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Subscribe to this list via RSS Blog posts tagged in gender

There's been a powerful disturbance in the Force the last couple days.

Yesterday, the group that calls itself the Asatru Folk Assembly left a Facebook post which I have screen-cap't at right. 

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  • Erin Lale
    Erin Lale says #
    The American Asatru Association is against racism, homophobia, misogyny, and other hatreds.
  • Susan “Moonwriter” Pesznecker
    Susan “Moonwriter” Pesznecker says #
    Greybeard, do I understand you to suggest that I (and others) are "hurling hatred" at the AFA? Nothing could be further from the t
  • Greybeard
    Greybeard says #
    Yes, there is a huge amount of intolerance and hatred being hurled at the Asatru Folk. Sad. Often those who shout the loudest a

Posted by on in Paths Blogs
No Less a Woman

 

I ran across a fascinating word while copyediting a book a few years ago. Naditum is one of the five genders in Sumerian paganism. It's a gender, a biological sex-- meaning those born female appearing who turn out after adolescence to be infertile-- and a social class, the priestess caste. The idea really resonated with me, even though that’s not my tradition. The various heathen traditions don’t have a specific gender word for those identified female at birth who cannot have children and instead become priestesses. In heathenry, that’s still a woman.

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Not My Goddess, Not My Feminism, Not My Priestesses

I've started and deleted this blog entry half a dozen times, both in my head and on the screen, over the last several days. It's hard to know what to say when your heroines fall, when your leaders betray you, when your inspirations prove to be hypocrites of the worst sort. And even if it's not the first time -- and it's not the first time -- it doesn't get any easier. What do you say when the place that you came to for healing and liberation is exposed as a site of pain and oppression for others, especially for others you care about? How do you stand up and say, "Not in my name"? 

Then again, how do you not?

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  • Emmialle Heron
    Emmialle Heron says #
    One of the things I love about being a Pagan was the ability to find and follow my own path. I am saddened that some groups choos
  • Susan Harper
    Susan Harper says #
    Thank you so much, Dani. I know that sometimes it feels like those of us in the Goddess community who support inclusion are but fe
  • Dani
    Dani says #
    Dear Susan, thank you for this post, which does my heart (and more hearts than mine) so much good. I left Temple of Diana in 2010,
  • Lizabeth Kay Kleintop
    Lizabeth Kay Kleintop says #
    Thank you, Susan, for you. I am a transgender woman who found the Goddess after years of searching for meaning in purpose. She f
  • Susan Harper
    Susan Harper says #
    Welcome to the circle, Sister. Thank you for being your brave, beautiful Goddess self.

Posted by on in SageWoman Blogs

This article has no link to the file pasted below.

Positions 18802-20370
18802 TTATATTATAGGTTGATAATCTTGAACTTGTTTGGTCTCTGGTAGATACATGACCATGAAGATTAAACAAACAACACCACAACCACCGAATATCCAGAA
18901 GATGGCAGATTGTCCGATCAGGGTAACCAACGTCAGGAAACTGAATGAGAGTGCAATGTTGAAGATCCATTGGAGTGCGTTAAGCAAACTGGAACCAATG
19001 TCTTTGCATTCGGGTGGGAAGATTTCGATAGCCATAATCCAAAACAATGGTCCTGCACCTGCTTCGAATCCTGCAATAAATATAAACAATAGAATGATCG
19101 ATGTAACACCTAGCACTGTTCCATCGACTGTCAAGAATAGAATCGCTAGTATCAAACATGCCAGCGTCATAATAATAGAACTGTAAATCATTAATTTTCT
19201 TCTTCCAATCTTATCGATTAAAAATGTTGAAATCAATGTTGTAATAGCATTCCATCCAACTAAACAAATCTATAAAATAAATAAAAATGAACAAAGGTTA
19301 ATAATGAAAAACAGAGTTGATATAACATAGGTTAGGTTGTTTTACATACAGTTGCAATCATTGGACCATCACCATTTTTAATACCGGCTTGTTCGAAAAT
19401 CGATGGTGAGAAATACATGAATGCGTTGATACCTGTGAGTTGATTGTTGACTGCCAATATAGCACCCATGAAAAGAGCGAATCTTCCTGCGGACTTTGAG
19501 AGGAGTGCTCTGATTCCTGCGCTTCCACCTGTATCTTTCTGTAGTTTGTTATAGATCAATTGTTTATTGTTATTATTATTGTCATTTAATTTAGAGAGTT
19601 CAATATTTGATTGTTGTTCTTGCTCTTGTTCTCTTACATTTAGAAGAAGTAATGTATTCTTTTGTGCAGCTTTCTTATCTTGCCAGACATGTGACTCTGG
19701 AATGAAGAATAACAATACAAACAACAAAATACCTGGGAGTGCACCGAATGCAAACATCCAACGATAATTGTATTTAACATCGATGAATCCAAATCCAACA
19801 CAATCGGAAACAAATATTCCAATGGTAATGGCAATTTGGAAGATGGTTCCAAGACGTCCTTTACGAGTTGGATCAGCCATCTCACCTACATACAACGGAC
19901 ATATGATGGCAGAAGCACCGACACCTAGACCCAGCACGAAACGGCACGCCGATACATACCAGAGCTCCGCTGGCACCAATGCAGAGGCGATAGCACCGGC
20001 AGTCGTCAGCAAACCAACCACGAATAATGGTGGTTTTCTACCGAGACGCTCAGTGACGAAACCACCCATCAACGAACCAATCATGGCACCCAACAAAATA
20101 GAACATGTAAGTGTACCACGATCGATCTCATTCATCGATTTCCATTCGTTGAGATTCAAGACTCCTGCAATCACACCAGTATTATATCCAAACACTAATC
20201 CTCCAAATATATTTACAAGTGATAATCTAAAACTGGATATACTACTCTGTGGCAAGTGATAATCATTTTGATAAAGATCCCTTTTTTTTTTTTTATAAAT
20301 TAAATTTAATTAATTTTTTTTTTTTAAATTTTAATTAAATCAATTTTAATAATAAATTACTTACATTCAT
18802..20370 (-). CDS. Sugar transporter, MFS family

Identity

Identity, such an elusive concept/construct.  

Who are you?  

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  • Elizabeth Creely
    Elizabeth Creely says #
    You know, I own and have read "Infinite Cities" and have read Solnit and Gomez-Pena’s piece on contingent identities, but didn't r
  • Lizann Bassham
    Lizann Bassham says #
    I know, I love the whole book/atlas, but that one in particular was so sweet and wonderful to think about....
A Case for Radical, Progressive Paganism

 

When witchcraft first flourished in the 20th Century, it was cutting edge. Hot on the heels of the feminist movement, the fledgling environmental movement, and a time of great social upheaval, neo-paganism opened a whole new realm of possibility that at once called to our roots but also challenged dominant paradigms. At the same time, a lot of us are drawn to pagan beliefs when we ourselves undergo inter and intra-personal change. To dedicate yourself to a pagan path is a challenging step to take, and the journey is a difficult one. If it was easy - everyone would do it. To be a pagan is already a radical and progressive act. But is it enough? I'd like to offer my own interpretation of what radical, progressive paganism can look like.

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  • Ian Chandler
    Ian Chandler says #
    Thanks for the stimulating article and comments. Paganism is such a 'big tent' encompassing so many different beliefs and practice
  • Christopher Blackwell
    Christopher Blackwell says #
    Like most everything else in Paganism it is a matter of personal choice. If it ceases to be a choice than what good is it?
  • Peregrin
    Peregrin says #
    Hi Jon ... we are living in different 'Paganisms'. Lee clear says she rights "from the point of view of a progressive witch living
  • Jön Upsal's Gardener
    Jön Upsal's Gardener says #
    The irony of this post astounds me. The fact that you are really blind to its irony astounds me even more. Show me a neopaganism
  • Lee Pike
    Lee Pike says #
    As Peregrin mentions, the views I express here are totally relevant to the climate I'm familiar with. Maybe it is different where

b2ap3_thumbnail_AeternaSaltatus.jpg

Neo-Paganism as a Mystery Religion

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  • Piper
    Piper says #
    Rather than ascribe a gender, I typically use the Sephirot, Netzah and Hod as the focal ideas for this ritual, equal on the tree,

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  • Thesseli
    Thesseli says #
    This is one of the reasons I'm interested in Feri -- gender and gender roles are fluid, and you're not restricted by yours to any

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